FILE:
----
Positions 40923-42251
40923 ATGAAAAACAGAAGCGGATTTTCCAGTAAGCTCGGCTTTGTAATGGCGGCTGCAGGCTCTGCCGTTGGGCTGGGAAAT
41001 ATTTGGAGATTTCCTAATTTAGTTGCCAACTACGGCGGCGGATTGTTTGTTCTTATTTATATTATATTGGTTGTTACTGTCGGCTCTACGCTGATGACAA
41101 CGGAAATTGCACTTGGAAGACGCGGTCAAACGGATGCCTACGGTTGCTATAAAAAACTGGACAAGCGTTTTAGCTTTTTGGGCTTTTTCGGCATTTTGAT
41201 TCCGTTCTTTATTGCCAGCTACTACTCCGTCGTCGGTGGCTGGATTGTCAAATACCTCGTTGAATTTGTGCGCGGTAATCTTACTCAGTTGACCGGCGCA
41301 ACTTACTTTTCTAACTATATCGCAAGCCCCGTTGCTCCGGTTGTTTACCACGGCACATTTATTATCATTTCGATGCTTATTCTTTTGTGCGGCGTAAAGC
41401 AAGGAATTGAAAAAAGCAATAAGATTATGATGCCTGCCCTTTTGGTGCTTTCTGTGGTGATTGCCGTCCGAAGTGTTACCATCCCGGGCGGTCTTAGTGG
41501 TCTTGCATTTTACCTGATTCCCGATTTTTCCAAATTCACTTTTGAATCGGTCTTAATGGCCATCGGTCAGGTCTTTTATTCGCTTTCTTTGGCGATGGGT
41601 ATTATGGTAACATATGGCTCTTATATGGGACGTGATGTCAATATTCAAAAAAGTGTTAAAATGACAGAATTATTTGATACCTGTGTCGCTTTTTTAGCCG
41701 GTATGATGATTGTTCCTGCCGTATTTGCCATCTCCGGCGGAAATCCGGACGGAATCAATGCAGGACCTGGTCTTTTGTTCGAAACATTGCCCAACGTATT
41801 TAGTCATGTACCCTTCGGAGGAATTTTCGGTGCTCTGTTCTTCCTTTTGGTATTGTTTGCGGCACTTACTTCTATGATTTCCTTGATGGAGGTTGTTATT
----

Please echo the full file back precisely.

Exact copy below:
Positions 40923-42251
40923 ATGAAAAACAGAAGCGGATTTTCCAGTAAGCTCGGCTTTGTAATGGCGGCTGCAGGCTCTGCCGTTGGGCTGGGAAAT
41001 ATTTGGAGATTTCCTAATTTAGTTGCCAACTACGGCGGCGGATTGTTTGTTCTTATTTATATTATATTGGTTGTTACTGTCGGCTCTACGCTGATGACAA
41101 CGGAAATTGCACTTGGAAGACGCGGTCAAACGGATGCCTACGGTTGCTATAAAAAACTGGACAAGCGTTTTAGCTTTTTGGGCTTTTTCGGCATTTTGAT
41201 TCCGTTCTTTATTGCCAGCTACTACTCCGTCGTCGGTGGCTGGATTGTCAAATACCTCGTTGAATTTGTGCGCGGTAATCTTACTCAGTTGACCGGCGCA
41301 ACTTACTTTTCTAACTATATCGCAAGCCCCGTTGCTCCGGTTGTTTACCACGGCACATTTATTATCATTTCGATGCTTATTCTTTTGTGCGGCGTAAAGC
41401 AAGGAATTGAAAAAAGCAATAAGATTATGATGCCTGCCCTTTTGGTGCTTTCTGTGGTGATTGCCGTCCGAAGTGTTACCATCCCGGGCGGTCTTAGTGG
41501 TCTTGCATTTTACCTGATTCCCGATTTTTCCAAATTCACTTTTGAATCGGTCTTAATGGCCATCGGTCAGGTCTTTTATTCGCTTTCTTTGGCGATGGGT
41601 ATTATGGTAACATATGGCTCTTATATGGGACGTGATGTCAATATTCAAAAAAGTGTTAAAATGACAGAATTATTTGATACCTGTGTCGCTTTTTTAGCCG
41701 GTATGATGATTGTTCCTGCCGTATTTGCCATCTCCGGCGGAAATCCGGACGGAATCAATGCAGGACCTGGTCTTTTGTTCGAAACATTGCCCAACGTATT
41801 TAGTCATGTACCCTTCGGAGGAATTTTCGGTGCTCTGTTCTTCCTTTTGGTATTGTTTGCGGCACTTACTTCTATGATTTCCTTGATGGAGGTTGTTATT